SAVE THE CHIMPS via Crowdrise
July 19, 2011
BENEFITING: SAVE THE CHIMPS
Dozens of chimpanzees still wait for their chance to move to their permanent home at our Fort Pierce, Florida sanctuary. The chimpanzees who will reside in this new structure, are some of our most traumatized residents. Their special needs building is designed to be less intimidating than the 3-acre island housing of our larger social groups. This structure will make it easy to provide these chimps with access to both indoor and outdoor living areas.
Our goal is to raise $835,000.00 needed to complete this project.
Here is some background on the chimps who will benefit from the Special Needs Housing:
Clay was born May 20, 1987 to mother Jody and father Mack. Jody was a good mother, but only allowed to care for Clay for a mere 10 hours. Clay was taken from her and raised in the nursery by humans. When he was just two years old, he entered research, subjected to multiple research studies over several years. Clay had to endure frequent anesthesia with Ketamine, blood draws, liver biopsies, and injection with mysterious “test materials.” In one study, he had a lymph node surgically removed. Clay was also used in a study of the toxic effects of Theophylline (an anti-asthma drug), ibuprofen, and Lovastatin (a cholesterol-reducing drug). All of these drugs were already approved for use in humans before Clay was used in these experiments. Clay was almost continuously used in invasive biomedical research experiments until 1999, when he was twelve years old.
In 2002, Clay was rescued by Save the Chimps, where they found him living alone in “the Dungeon”. His records indicated that he had occasionally lived with at least one other chimp, and there was no indication that he could not be socialized. However, when he was introduced to another chimp for the first time, Clay was extremely aggressive. Repeated attempts to socialize Clay with other chimps failed. Much to our dismay, we found that it would not be possible for Clay to live with other chimps. His years of solitude and torment had mentally scarred him for life, and he posed a danger to other chimps.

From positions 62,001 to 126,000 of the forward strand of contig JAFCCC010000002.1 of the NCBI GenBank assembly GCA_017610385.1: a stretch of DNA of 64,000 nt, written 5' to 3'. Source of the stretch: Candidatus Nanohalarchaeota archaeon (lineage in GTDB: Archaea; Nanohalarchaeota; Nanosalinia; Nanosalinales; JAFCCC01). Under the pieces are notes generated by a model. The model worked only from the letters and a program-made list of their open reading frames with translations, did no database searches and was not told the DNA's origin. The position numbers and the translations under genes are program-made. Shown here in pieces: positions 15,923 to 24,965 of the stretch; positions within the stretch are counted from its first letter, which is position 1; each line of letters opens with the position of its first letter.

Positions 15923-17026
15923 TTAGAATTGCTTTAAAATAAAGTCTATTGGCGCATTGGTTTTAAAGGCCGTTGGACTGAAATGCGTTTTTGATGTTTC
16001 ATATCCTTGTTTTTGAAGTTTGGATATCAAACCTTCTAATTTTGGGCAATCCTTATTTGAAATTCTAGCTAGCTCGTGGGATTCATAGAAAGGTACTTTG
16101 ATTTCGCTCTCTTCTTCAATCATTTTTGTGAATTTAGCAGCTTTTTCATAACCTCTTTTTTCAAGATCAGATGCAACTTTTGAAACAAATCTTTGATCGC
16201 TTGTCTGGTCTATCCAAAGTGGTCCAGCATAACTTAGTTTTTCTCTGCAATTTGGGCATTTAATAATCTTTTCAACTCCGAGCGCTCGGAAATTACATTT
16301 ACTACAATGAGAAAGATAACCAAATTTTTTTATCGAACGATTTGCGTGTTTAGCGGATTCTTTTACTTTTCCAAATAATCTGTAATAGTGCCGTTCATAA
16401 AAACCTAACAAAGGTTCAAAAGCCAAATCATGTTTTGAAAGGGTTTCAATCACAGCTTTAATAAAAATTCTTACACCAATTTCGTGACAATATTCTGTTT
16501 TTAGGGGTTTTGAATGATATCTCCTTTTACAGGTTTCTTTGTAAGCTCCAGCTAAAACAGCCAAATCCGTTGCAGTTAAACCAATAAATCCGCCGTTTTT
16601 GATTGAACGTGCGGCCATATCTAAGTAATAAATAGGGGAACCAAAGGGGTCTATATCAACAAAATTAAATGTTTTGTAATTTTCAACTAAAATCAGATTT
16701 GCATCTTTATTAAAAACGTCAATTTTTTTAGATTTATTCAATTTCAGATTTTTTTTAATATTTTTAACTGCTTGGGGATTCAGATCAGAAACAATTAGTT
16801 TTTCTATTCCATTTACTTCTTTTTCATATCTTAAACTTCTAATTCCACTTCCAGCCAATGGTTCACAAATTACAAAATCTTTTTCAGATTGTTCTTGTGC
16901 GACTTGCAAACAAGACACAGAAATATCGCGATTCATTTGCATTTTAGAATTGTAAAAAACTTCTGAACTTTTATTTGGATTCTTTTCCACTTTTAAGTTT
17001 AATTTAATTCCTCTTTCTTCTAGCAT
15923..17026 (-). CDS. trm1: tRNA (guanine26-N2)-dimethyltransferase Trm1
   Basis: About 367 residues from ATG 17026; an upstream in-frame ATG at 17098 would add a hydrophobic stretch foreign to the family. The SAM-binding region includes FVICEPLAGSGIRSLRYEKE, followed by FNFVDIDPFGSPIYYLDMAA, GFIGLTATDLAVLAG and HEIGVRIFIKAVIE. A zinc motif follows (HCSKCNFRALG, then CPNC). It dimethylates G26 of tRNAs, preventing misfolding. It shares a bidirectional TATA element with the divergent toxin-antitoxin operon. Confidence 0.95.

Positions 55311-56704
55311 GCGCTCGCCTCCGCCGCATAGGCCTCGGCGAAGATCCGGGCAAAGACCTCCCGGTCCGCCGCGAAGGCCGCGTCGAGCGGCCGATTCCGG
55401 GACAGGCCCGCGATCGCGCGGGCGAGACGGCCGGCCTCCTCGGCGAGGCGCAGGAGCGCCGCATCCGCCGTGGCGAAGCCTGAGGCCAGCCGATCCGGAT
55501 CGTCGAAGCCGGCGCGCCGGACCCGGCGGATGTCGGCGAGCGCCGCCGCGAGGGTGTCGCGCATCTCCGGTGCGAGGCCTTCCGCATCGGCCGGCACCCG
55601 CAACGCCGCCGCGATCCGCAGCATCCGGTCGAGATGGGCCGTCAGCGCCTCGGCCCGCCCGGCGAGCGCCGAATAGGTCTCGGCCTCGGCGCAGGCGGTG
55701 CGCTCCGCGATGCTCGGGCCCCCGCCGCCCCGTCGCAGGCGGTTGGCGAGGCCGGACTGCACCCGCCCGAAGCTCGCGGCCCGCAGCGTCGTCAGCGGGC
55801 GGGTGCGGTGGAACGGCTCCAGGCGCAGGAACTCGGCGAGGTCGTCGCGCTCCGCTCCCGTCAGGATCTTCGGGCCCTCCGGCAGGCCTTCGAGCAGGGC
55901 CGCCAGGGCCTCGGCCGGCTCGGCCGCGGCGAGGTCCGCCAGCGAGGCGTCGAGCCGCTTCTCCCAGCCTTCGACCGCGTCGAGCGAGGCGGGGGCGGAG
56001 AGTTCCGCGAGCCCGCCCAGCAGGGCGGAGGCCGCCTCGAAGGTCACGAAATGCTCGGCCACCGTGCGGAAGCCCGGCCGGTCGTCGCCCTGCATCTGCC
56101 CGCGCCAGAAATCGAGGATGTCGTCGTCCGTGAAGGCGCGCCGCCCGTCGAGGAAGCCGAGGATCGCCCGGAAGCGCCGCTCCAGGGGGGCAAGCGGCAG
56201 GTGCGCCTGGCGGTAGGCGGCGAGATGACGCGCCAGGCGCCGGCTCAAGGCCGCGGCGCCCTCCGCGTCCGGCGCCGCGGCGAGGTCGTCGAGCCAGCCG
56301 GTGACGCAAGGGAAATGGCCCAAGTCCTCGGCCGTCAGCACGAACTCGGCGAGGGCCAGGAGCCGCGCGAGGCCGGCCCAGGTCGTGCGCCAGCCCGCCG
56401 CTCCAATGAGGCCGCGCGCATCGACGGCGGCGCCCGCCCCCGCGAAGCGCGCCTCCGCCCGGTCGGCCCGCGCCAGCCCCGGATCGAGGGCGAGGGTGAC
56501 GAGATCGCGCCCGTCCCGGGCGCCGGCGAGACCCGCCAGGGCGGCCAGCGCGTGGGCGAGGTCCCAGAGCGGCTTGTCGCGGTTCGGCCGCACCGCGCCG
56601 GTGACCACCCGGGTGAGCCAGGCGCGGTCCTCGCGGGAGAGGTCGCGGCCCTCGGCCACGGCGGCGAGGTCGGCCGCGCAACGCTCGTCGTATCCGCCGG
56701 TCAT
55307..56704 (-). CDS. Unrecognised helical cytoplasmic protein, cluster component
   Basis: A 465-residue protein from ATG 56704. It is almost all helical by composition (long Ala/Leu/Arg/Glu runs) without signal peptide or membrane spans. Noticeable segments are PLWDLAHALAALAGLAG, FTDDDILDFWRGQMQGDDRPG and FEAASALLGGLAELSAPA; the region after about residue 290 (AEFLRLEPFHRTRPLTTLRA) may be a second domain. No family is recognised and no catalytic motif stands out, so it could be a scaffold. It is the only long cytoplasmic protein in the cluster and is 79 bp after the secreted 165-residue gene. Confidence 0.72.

Clay lives alone to this day, but he certainly seems to prefer it that way. He is a happy, robust chimp who loves to play chase with his caregivers. Because he lives alone, he gets extra special attention (and, yes, treats) from the staff of Save the Chimps. His caregivers discovered that he enjoys painting, and he has produced some lovely masterpieces!
Nuri, Born December 21, 1966, at Delta Primate Center, Louisiana, Parents #359 (Mother's Name Unknown) & Jerry
Nuri is probably one of the oldest chimps born in captivity. Most chimps her age were born in the wild and brought to the US as babies. She is a gentle, sometimes timid chimp who has emotional and physical scars from her decades in the laboratory. When we first met her, she was isolated in "the Dungeon", and would scream in anguish when the lights were turned out at night. Her knees are permanently bent, making it difficult for her to climb. But she has embraced her new life with courage, and has made many beloved friends, including Liberty and Scarlett. We believe she will find the courage to venture out into the wide open spaces of her island home as well!
Scarlett was born at the Coulston Foundation laboratory on November 11, 1979. She was immediately taken from her mother, Cherry, and sent to the nursery to be raised by humans. Every month she was anesthetized in order to take blood samples for research studies.
When Scarlett was three years old, she was sent to another lab for research. Scarlett returned to the Coulston Foundation at the age of 16 to become part of the breeding program. She had two children, Jude and Josi, who were both taken from her immediately after their births.
Save the Chimps rescued Scarlett in September 2002, when it took custody of the chimpanzees at the former Coulston Foundation. Scarlett lived alone in a small and barren cage in a building dubbed “the Dungeon”. Save the Chimps also learned that Scarlett has epilepsy. At first there was a worry that her condition would prevent Scarlett from joining a social group because it might cause her to be attacked by other chimps frightened by her seizures. Fortunately, Scarlett’s seizures are now under control with medication.
Scarlett looks twice her age, not the young adult she is.
Parents and Date of Birth Unknown
Thoto was a circus performer before he was sent to a lab, and ultimately was sold to the Coulston Foundation in the late 1980s. He is missing most of his teeth, and it is possible they were all pulled while he was in the circus, perhaps in a vain attempt to make him safer to work with.
Thoto spent nearly two decades in laboratory research before being rescued by Save the Chimps. His journey to Florida was documented in the PBS Nature series documentary “Chimpanzees: An Unnatural History.”